The Canadian experience was a relatively brief one, and by his college years, Howard Jones was based back in England. He continued to play with a number of different semi-professional bands, but by the mid 70s, he had enrolled in the Royal Northern College of Music in Manchester. Not unlike a young Iva Davies of the same period (see previous Flowers/Icehouse posts), Jones improved his understanding of musical theory, and honed his craft as a pianist and composer. But life as a classical pianist wasn’t for Howard Jones, and soon his love of popular music led him to break free of the stifling pro-classical environment. During the late 70s, Jones balanced playing in local Southampton jazz and funk outfits, with a need to pay the bills on time. So the keyboardist by night, ran a produce-delivery business by day, and gave piano lessons on the side. Fate then stepped in, as fate often does (usually wearing big jackboots), to radically change the direction of Howard Jones’ music career.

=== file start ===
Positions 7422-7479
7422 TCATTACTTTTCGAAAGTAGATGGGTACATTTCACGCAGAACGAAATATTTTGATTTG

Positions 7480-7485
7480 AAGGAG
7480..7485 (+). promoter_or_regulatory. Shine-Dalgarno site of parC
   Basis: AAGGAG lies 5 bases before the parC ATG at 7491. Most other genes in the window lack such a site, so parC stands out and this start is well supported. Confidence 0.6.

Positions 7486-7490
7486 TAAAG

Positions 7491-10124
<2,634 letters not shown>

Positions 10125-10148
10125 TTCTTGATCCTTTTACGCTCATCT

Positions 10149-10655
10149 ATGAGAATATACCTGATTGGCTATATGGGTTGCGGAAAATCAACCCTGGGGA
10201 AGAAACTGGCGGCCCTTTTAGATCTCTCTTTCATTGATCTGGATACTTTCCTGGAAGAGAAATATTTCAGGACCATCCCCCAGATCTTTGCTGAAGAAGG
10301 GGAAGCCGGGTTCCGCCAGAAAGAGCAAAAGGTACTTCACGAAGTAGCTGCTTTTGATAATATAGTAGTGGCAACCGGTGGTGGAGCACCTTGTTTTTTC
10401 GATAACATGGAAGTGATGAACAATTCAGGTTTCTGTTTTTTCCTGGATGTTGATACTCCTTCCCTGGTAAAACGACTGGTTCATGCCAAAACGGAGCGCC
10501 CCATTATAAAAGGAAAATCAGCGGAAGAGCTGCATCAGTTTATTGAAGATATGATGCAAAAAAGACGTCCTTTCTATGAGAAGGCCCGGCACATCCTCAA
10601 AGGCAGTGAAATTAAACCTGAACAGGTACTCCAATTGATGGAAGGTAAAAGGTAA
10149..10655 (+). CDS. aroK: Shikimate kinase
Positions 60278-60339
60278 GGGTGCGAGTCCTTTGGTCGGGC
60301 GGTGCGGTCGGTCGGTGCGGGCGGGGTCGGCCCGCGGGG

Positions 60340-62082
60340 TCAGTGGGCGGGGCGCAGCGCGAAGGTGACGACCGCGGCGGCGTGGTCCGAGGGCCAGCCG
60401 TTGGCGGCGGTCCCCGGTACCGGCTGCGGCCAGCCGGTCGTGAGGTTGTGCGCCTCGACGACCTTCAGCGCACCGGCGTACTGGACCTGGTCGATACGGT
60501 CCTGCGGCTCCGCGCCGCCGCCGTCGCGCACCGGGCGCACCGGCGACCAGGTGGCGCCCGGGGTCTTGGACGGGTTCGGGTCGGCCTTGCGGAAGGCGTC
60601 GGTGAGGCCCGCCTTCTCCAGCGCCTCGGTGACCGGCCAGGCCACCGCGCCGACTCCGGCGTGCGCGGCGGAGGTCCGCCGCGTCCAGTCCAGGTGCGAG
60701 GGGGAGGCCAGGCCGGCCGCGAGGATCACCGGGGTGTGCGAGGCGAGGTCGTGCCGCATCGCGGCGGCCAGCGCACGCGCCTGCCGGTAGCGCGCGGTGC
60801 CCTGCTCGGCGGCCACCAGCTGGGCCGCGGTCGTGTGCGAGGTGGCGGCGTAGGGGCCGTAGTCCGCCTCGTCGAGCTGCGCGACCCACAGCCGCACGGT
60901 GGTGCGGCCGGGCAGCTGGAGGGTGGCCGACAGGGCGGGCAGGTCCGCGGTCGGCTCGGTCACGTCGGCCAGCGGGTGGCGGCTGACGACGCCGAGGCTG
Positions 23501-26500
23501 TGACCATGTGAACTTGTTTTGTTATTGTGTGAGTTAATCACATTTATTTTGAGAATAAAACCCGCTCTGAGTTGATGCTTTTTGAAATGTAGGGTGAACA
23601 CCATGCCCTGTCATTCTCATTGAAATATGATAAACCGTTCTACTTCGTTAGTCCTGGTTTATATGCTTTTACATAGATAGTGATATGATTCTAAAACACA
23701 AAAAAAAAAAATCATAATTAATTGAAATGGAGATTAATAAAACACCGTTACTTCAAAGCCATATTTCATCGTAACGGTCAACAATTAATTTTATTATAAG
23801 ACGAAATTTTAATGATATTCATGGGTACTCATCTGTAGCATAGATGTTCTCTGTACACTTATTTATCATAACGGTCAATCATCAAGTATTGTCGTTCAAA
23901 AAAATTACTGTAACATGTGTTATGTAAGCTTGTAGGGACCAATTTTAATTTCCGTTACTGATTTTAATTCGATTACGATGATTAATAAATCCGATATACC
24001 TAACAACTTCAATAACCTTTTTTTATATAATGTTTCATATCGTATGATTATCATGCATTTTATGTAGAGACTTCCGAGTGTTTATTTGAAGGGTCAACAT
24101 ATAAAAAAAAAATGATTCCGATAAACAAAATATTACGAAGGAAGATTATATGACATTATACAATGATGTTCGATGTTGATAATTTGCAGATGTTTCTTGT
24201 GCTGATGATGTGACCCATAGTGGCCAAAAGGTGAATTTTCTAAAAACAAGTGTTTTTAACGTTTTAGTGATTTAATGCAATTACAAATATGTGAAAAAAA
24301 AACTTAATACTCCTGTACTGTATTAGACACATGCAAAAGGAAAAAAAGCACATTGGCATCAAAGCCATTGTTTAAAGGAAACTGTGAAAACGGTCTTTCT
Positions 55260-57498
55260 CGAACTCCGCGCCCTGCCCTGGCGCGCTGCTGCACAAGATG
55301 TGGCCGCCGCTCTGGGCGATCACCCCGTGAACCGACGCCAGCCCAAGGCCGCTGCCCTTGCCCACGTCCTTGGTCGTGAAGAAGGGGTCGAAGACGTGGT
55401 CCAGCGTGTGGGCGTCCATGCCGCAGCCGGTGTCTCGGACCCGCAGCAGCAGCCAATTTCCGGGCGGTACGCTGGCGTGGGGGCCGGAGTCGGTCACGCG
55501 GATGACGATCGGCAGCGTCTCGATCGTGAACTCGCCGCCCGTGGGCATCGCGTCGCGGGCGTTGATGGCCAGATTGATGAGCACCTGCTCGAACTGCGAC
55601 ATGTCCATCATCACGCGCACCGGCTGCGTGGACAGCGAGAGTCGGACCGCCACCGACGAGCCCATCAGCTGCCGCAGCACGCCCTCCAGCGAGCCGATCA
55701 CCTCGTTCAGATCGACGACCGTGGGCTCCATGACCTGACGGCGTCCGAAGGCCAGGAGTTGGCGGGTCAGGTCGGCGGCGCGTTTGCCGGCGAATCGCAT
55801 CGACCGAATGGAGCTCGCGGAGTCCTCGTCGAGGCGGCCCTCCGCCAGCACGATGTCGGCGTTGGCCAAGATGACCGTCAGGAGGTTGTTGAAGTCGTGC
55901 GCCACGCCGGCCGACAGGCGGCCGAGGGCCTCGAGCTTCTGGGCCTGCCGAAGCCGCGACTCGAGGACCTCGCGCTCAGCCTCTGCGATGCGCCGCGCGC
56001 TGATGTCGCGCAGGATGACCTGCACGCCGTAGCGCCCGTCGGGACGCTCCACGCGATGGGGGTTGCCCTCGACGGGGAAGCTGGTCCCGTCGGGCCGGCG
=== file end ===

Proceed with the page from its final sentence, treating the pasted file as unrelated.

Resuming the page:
Howard’s wife Jan also worked in the fruit and veg business, and was injured in a vehicle accident whilst on a delivery run. A successful compensation claim resulted in her buying Howard his first synthesizer, a Moog Prodigy (previously he’d used a borrowed kit). As it turned out, a different delivery man, of the musical instrument variety, delivered two synthesizers to the Jones home. What’s better than one ‘you beaut’ Moog synthesizer? Two ‘you beaut’ Moog synthesizers! So, Howard Jones paid for the second synth, and began working on combining the sounds of both instruments, at the same time. During 1979, he began scoring gigs around the High Wycombe district as a solo act. At his solo shows, Jones would perform using only polyphonic keyboards, a sequencer, and a drum machine to accompany his vocals, which meant not having to split the pay check at the end of the gig (though he did have to shout the drum machine coffee). Possibly because he felt lonely on stage, Jones would often have a local mime artist, Jed Hoile, perform improvised choreography during his shows. Hoile would remain a regular support performer on Howard Jones tours over future years.